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What to Do About My Teen Sexting

Jul 02, 2014

Teens SextingTeens are curious about their bodies, and don’t always make the best decisions when expressing their feelings especially with those with the opposite sex. With cell phones and digital devices capable of snapping pictures to exchange by text, sexting has become a popular trend. As author and educator Rosalind Wiseman explains, today’s children have grown up online and they naturally flirt this way. However, sexting has dangerous consequences and parents need to be proactive in teaching their children appropriate means of communication.

One important issue to address with your teen is that the picture or suggestive text can be misconstrued. While someone might want a flirtatious picture, they don’t expect a sexy skin-baring shot. Sending a racy photo can escalate a relationship, even one that’s casual, to a level your teen isn’t prepared for. Sexting as foreplay is going too far. Many girls, who are eager to please, send sexts to make the boy they like happy. Peer pressure is also a huge factor!

Another problem is that messages can accidentally be sent to the wrong person. Imagine sending a picture meant for a boyfriend to your grandmother. While that may be extremely awkward, that is by far the least dangerous situation. Imagine if your teen sent that picture to a boyfriend, who then sent it to his friends, and they continued to send it amongst their friends until eventually the photo or text ends up on social media. Now it’s not deleteable and discoverable forever. That’s way too much exposure for your teen.

Another issue is if the picture disturbs the individual who receives the message, then they may take legal action against you and your children. Lori Getz, a technology expert, says depending on the ages of the teens initiating and receiving the texts, state and federal laws may be broken. Charges could involve a sex offender tag, or even a felony charge for child porn, which comes with years of ramifications. 

Parents need to implement phone rules and remind their teen of rules that have become too lax. Cell phone rules and guidelines can include the following:

  • Sexting TeensConsequences for breaking the rules. Use of the phone is a privilege. Your child gets the benefit if they use it responsibly. Breaking this means they have penalties like restricted time access, stripped down service with no text or data, or no phone for a set limit of days.
  • Cell phones are to be deposited in a certain location when entering the house. Doing so will prevent your child from accessing the phone while they’re in their room or a bathroom, two common places for snapping selfies.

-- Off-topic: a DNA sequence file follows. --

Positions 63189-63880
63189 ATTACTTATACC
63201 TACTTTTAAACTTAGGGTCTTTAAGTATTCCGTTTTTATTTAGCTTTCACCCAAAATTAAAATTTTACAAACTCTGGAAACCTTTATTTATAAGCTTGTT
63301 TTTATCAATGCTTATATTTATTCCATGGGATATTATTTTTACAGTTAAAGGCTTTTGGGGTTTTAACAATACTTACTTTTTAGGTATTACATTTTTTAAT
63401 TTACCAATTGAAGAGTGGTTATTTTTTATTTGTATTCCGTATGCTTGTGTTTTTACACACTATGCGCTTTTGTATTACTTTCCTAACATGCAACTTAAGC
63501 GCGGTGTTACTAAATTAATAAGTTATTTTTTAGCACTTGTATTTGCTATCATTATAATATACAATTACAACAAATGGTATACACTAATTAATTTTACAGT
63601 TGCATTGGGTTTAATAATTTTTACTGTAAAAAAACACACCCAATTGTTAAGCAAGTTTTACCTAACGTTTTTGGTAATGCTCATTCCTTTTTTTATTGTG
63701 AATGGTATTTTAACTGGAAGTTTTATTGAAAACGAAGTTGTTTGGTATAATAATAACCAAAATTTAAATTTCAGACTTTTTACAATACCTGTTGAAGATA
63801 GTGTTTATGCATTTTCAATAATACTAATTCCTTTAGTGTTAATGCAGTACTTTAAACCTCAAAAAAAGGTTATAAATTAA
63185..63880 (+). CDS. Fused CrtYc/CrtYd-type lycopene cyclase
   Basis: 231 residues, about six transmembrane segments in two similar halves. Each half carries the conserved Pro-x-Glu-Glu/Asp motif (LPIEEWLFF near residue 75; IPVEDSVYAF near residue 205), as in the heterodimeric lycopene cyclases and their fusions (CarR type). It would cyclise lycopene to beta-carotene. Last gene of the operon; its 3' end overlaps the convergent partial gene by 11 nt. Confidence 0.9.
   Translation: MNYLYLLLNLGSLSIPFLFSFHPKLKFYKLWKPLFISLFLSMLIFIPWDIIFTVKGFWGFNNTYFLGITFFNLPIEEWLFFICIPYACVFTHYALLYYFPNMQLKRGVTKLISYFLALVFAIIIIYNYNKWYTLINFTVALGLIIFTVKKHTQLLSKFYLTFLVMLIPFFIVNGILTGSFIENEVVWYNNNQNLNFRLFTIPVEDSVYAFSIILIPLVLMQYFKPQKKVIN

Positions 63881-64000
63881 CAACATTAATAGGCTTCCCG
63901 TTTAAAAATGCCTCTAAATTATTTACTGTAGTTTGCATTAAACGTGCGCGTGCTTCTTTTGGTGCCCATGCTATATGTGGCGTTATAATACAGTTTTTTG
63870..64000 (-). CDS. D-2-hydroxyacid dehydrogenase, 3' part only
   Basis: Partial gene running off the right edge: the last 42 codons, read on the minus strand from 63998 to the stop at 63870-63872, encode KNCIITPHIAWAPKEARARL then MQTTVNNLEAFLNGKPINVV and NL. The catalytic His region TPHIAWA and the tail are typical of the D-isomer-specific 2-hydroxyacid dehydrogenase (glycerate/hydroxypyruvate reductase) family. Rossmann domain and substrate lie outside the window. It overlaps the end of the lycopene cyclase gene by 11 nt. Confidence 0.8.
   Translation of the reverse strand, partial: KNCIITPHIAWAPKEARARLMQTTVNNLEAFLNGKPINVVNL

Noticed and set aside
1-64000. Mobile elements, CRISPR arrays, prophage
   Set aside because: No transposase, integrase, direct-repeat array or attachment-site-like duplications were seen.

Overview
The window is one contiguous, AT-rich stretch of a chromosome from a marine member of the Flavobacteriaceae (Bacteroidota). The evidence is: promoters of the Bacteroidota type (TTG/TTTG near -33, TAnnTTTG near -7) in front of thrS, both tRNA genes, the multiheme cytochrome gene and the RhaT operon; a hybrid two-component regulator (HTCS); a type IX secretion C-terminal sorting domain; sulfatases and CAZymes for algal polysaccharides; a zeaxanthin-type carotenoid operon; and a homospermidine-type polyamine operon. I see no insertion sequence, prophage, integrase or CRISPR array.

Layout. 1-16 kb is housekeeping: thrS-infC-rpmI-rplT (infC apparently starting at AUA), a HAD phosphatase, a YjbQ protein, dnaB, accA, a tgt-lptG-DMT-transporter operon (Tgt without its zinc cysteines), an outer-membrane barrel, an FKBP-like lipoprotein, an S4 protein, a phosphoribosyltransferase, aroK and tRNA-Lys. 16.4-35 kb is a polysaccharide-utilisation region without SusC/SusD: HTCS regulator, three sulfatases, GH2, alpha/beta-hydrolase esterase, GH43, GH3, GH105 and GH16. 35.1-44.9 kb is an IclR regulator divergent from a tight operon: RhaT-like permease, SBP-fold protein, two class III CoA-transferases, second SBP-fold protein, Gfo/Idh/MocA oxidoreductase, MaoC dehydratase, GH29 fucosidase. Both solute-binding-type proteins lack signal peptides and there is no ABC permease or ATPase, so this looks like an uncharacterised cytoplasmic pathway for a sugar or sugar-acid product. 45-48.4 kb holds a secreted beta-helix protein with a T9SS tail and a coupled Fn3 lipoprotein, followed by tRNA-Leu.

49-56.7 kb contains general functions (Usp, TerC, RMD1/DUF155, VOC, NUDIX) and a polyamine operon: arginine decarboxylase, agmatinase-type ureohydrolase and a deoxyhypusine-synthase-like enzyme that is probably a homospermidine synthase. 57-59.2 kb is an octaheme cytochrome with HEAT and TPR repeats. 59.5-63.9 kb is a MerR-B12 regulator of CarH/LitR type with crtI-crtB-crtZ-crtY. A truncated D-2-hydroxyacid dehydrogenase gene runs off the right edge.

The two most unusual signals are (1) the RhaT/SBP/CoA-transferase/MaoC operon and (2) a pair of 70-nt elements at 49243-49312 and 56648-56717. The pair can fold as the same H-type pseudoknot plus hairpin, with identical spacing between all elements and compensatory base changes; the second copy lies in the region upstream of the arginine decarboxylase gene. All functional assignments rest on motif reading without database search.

• Have a set time when all phones must be off. This cuts down on any hidden activities. If you need to set up a charging station where everyone’s phone is docked/plugged in, do it.

If you see a sext your teen has sent or received, refresh them on your family values. Remind them to hold themselves to a high standard. Talk about how words can mean more than what they think. Elaborate by explaining the kinds of pictures that are okay to take. Give concrete examples like fun and slightly flirtatious as opposed to half naked and provocative.

Explain to your teen that if the person receiving the picture cares about them, they would go through the steps to court them in person to arrive at that step. Help them see that real life contact is more meaningful than a quickly taken picture. Dr. Wendy Walsh, a relationship and parenting expert, urges parents to encourage their teens to have peer-to-peer time with people their age where they aren’t connected by exchanges via texts.

If you see a sext to sent to your teen, then hit the delete key. This is especially important if it’s not something they asked to see. Keeping the message will lead to temptations that can get them into trouble.  Also, make sure they know how serious the situation is and give them potential “what if” scenarios. Doing so may make them realize the gravity of the situation and how those few quick minutes could affect the whole family for a lifetime.

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My soon-to-be step daughter had an issue with this for awhile. It was hard for my fiance and I to address it with her but it really helped her.

I hate having to monitor my kids in such a critical way but I also want to keep them safe.